The number of students who enroll in school music offerings, traditional band, chorus, and orchestra, dropped drastically in recent decades, and this tendency has been developing apace since then. The situation reached the stage when concerns about the future of American musical education at schools have arisen. The most common form of music education in the USA, namely the traditional ensemble-based model, seems to be the issue here. This model has outlived its usefulness long ago and is justly called “The Elephant in the Room” by David A. Williams in his 2011 article. The author’s deep understanding of the problem does not leave room for disagreement.
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First of all, “The Elephant in the Room” appears to be the material that is straightforward and logically organized. The issue is examined to a full extent, and various reasons for it have been brought to light, one of which is that students of either excellent or poor achievements tend to opt for other academic courses rather than music. Scheduling conflicts, uncooperative counselors, students with many competing interests add to the picture.
Another reason revealed by Williams is of a psychological nature. He suggests that teachers are probably not willing to change the deep-rooted model in which they excelled during their own secondary-school years and due to their nostalgia for those years. All these obstacles are viewed as being difficult to deal with, but what is worse, the author states, the very model used for music education in schools by far is the main issue causing trouble.
Not only unmasks Williams the problem but also suggests alternatives and ways of their implementation. In the following sections, the author offers ten opportunities, as he calls them, to consider. Ten is more than enough for the beginning, and they are reviewed in detail. First of all, Williams suggests that class size should be reduced from eighty students to a more reasonable number. Next, he suggests entrusting students with control over the educational environment and allowing them to learn from their own creative decisions by letting them compose, arrange, and improvise. Furthermore, Williams insists that new models of music education should focus on individual student music learning, making use of newer technologies and instruments that could be of interest to students and are part of their culture.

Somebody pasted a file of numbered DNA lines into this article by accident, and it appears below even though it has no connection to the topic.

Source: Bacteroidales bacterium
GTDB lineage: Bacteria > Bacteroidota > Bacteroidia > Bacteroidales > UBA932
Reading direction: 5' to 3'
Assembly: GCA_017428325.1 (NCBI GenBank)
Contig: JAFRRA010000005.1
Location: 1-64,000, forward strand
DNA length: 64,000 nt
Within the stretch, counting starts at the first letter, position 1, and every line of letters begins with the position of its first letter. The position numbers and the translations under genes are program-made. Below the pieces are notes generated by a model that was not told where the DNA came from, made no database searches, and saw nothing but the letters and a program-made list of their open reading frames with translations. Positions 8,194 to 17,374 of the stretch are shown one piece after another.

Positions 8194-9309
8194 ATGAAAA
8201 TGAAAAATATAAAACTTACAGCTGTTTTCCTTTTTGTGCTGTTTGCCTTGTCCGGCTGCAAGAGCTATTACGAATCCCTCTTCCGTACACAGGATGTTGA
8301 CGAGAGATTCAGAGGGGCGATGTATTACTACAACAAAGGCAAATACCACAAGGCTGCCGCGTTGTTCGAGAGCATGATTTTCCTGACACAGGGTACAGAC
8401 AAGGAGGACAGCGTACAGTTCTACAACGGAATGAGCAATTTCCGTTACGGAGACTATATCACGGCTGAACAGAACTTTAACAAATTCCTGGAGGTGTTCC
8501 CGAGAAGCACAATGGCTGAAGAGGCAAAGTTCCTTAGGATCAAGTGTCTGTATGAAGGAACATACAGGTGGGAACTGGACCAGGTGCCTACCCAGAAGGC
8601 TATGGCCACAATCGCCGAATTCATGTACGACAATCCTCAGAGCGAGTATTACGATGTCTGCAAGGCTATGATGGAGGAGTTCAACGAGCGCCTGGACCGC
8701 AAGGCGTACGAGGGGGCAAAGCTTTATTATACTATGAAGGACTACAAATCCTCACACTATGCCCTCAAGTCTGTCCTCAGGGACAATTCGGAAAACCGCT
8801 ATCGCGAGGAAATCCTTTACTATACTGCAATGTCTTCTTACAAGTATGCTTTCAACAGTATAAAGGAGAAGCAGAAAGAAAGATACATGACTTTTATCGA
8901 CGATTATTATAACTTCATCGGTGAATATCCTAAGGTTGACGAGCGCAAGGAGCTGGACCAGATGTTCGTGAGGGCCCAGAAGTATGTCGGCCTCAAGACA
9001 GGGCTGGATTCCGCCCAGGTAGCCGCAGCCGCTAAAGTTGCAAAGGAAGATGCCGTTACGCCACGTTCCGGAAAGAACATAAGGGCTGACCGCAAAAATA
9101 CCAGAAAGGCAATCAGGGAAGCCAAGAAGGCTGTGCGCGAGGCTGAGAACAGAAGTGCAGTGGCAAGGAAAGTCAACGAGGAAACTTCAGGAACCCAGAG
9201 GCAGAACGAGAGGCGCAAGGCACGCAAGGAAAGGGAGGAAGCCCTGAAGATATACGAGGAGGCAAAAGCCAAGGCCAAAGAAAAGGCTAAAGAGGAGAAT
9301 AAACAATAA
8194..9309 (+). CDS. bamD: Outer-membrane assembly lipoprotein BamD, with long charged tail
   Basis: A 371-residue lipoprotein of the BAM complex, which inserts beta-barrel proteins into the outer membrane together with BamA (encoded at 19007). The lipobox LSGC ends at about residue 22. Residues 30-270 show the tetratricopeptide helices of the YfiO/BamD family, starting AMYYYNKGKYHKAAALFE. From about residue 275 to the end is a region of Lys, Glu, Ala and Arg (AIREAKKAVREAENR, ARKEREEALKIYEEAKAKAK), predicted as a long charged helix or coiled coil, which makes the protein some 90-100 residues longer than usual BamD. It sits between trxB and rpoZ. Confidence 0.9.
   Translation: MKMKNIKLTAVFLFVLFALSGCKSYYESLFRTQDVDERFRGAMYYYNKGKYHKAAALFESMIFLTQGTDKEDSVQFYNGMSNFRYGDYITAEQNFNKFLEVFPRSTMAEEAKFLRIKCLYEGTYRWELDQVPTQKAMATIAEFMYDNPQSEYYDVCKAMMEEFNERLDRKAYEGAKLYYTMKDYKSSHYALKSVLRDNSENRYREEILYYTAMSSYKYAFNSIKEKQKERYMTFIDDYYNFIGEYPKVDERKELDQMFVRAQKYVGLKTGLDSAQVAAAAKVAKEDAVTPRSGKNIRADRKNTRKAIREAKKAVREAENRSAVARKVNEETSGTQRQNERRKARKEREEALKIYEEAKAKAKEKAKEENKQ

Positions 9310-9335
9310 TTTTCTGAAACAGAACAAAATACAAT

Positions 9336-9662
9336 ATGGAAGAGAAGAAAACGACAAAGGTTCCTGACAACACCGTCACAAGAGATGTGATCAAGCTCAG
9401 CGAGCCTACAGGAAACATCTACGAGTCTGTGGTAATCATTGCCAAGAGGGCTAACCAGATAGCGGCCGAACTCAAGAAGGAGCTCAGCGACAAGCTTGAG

To attract the interest of students, he recommends including a variety of musical styles and genres into curriculums as well as reducing rote learning in music, prioritizing aural development. Another set of characteristics recommended here includes enhancement of lifelong musical skills, encouraging students to take up music at any level, and help them reach a functional level of musicality within a shorter period of time.
Williams not only states the requirements and objectives for the new educational models, but he also gives examples of how they could be implemented in reality, asserting that the music education profession should deal with its challenges through change, scary as it seems. Unfortunately, the traditional attitudes to the organization of the educational process regarding music are so deeply ingrained that they have not really changed yet, notwithstanding the recent findings presented in the 2017 “Give a Note Foundation” report.
According to it, the outdated models of music education are still widespread across elementary, middle, and high schools. Williams remains realistic, if not pessimistic, by saying that perhaps the change would have been timely fifty years ago. However, since then, more innovative educational models have been developed and implemented though in an experimental way, for example, “the music clubhouse model,” “the school-based enrichment block model,” etc. (Greher, 2016, 33).
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Taking these points into consideration, it could be concluded that music education in America has yet improved to a certain extent. Many of the provisions given in Williams’ article were taken into account. However, while music standards were changed in 2014, it is deep-rooted opinion that are taking a long time to evolve. Needless to say, until all suggestions have been implemented, music education in the USA will remain in its infancy.
Give a Note Foundation. 2017. “The status of music education in United States public schools – 2017.” Reston, VA. Web.
Greher, Gena R. 2016. “Theme One: Educational Insights Teaching Outside the Box: Community Music Pathways as a Lens for Re-Imagining, Re-Defining, Re-Invigorating Music Teacher Education.” Innovation and Change in Community Music: no. 2016, 32-38.
Williams, D.A. 2011. “The Elephant in the Room.” Music Educators Journal, 8 (1): 51-57.